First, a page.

Hot Spots for Tennessee Bream Fishing
April 26, 2012
May's full moon happens on the sixth this year. Traditionally, at least in the minds of many anglers, that marks the beginning of the bream-spawning season. It's s season that lasts into the summer and offers the hard-core bream fishermen and fun seeking families the uncomplicated opportunity to catch fish — and lots of them.
There are 10 bream species in the Volunteer State. Most members of the sunfish family are diminutive. The largest are the redear — also called shellcrackers) and the bluegill. They are the ones anglers usually focus on.
Our state record for bluegill was caught at Fall Creek Falls Lake and weighed 3 pounds. A 3-pound, 6-ounce redear state record came from a private pond. Thelma Grissom and Annelise Houston respectively set those records in the 1970s.
Bluegills are the most abundant of the sunfishes. While they can be found in most waterways from streams to reservoirs, they prefer warm clear waters with moderate aquatic vegetation, rocks or submerged wood.
They get their name from their dark blue earflap. Many members of the bream group can hybridize with other members. That's why you may see a bluegill that doesn't look quite right. Shellcrackers and bluegill mix in the same bed on occasions, especially when their habitats overlap. They eat insects in larval and adult stages, plankton, snails and other fish. Bluegills frequently feed on the surface and you can often hear them "slurping" the under side of lily pads and other vegetation, or sucking in insects from the surface.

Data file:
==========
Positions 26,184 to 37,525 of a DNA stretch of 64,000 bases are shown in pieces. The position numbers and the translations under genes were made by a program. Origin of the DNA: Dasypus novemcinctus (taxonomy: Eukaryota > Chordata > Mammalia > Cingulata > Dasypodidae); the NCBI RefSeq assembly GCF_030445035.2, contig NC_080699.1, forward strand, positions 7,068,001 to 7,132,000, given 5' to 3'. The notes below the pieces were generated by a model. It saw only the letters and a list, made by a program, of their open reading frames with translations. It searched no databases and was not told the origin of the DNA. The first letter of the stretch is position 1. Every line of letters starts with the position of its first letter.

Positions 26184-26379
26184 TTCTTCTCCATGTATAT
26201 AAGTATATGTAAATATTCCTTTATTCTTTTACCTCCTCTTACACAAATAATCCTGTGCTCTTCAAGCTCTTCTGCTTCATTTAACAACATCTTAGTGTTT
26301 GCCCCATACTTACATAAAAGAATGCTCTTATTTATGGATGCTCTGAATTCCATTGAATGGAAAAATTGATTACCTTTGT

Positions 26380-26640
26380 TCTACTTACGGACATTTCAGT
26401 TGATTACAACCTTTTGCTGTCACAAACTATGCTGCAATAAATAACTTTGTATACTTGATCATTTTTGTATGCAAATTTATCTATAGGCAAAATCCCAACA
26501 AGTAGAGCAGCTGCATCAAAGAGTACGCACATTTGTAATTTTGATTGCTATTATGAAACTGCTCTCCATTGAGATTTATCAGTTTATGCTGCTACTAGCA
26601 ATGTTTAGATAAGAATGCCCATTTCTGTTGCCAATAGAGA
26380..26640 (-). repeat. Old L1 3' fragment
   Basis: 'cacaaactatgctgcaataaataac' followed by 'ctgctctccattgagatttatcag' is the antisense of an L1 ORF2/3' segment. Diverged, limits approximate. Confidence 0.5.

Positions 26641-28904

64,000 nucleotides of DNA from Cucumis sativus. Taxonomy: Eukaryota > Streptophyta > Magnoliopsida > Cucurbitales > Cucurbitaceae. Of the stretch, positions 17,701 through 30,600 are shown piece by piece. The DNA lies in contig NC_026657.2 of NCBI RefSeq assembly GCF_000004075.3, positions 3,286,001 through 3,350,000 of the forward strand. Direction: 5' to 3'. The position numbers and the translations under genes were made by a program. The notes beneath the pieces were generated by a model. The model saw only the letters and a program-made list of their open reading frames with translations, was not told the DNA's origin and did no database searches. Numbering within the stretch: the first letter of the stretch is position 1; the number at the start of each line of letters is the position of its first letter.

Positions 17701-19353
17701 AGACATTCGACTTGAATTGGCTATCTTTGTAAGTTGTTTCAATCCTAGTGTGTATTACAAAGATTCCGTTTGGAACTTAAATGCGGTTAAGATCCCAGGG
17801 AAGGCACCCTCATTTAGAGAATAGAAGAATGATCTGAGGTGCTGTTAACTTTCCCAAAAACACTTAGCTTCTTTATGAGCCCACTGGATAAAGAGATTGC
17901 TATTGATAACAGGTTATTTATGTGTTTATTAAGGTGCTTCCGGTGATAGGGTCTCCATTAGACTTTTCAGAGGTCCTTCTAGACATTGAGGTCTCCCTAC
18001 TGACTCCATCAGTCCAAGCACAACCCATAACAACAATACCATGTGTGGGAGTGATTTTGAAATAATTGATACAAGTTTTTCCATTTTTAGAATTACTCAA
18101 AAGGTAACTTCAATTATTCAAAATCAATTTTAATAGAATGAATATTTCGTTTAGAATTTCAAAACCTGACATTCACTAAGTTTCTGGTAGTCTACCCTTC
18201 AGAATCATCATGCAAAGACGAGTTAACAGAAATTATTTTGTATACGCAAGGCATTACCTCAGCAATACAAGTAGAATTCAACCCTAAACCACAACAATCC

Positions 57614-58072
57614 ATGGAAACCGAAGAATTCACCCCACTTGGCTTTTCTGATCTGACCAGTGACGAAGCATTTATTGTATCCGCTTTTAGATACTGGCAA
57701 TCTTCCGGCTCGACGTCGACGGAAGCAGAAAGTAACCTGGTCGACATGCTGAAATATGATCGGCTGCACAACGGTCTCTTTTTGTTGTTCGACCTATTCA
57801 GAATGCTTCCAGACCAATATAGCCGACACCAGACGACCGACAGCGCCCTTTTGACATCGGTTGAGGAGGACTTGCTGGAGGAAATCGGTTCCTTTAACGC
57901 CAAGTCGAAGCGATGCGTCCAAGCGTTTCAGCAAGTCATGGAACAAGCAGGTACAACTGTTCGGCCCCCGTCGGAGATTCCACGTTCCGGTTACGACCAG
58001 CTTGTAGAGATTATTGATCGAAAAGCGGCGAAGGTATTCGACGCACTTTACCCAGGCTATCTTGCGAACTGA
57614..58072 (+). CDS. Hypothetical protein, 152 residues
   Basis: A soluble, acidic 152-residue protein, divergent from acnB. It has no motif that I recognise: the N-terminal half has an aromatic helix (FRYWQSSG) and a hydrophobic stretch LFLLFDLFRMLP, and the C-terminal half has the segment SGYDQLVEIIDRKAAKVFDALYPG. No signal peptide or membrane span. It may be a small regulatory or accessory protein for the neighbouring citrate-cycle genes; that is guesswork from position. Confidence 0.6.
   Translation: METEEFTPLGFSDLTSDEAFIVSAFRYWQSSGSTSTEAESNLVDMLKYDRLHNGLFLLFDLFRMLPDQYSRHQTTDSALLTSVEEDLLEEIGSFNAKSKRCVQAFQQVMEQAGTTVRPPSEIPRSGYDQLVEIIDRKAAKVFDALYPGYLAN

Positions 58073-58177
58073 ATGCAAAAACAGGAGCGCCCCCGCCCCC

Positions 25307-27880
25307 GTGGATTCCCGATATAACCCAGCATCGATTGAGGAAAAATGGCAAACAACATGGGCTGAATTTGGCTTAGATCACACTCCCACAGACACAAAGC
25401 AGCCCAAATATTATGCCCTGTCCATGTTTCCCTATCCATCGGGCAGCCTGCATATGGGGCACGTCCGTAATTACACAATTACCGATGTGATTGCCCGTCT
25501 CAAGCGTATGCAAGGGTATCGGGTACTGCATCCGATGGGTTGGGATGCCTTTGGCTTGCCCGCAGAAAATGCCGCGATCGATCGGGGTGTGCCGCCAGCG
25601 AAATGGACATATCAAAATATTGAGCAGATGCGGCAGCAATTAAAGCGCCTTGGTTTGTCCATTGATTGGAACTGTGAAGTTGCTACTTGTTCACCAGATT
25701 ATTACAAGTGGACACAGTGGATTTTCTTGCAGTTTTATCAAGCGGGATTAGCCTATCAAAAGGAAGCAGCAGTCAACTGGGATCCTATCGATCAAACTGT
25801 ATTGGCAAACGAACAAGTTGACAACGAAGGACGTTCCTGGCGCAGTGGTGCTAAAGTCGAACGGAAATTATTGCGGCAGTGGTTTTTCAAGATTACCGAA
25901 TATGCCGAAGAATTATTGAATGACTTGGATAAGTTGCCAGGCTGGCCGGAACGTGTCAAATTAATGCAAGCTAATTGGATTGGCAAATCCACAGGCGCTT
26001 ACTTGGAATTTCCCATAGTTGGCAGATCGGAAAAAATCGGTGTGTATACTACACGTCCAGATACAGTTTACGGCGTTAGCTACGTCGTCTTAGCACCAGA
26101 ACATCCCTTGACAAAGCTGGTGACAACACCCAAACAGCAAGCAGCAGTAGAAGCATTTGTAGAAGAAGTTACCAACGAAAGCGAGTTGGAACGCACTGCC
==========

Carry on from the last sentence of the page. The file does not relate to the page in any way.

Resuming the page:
Generally, 'gills begin spawning when the water temperature reaches the mid to upper 60s and they prefer gravel for their nests. As with all the sunfish family, male bluegills and shellcrackers build nests and guard the eggs and fry.
Non-nest building males sometimes impersonate females. They swim around in another male's bed pretending to lay eggs and when a female enters the nest, the pretender fertilizes the eggs, leaving the nest builder to protect the young.
Bluegills spawn well into summer.
The redear sunfish gets its name from the red border around a black spot on its earflap. It gets its other name of shellcracker, because it has crushers in its throat. These crushers are bony, tooth-like patches capable of grinding snails and small mussels.
This species is a bottom feeder, targeting insect larvae and mollusks. It readily eats worms and crickets, making them better baits than minnows. They also hit grubs, wasp larvae, catalpa worms or even breadcrumbs.
Perhaps the best thing about shellcrackers on the bed is that you can catch them from the bank, because they move against the shoreline to spawn. They prefer a gravel bottom with thick weeds. These fish spawn in May and June in Volunteer State waters
Redears grow faster than other bream and are regularly stocked in ponds. It can reach 7 inches long in one year and grows to an adult size of about 12 inches.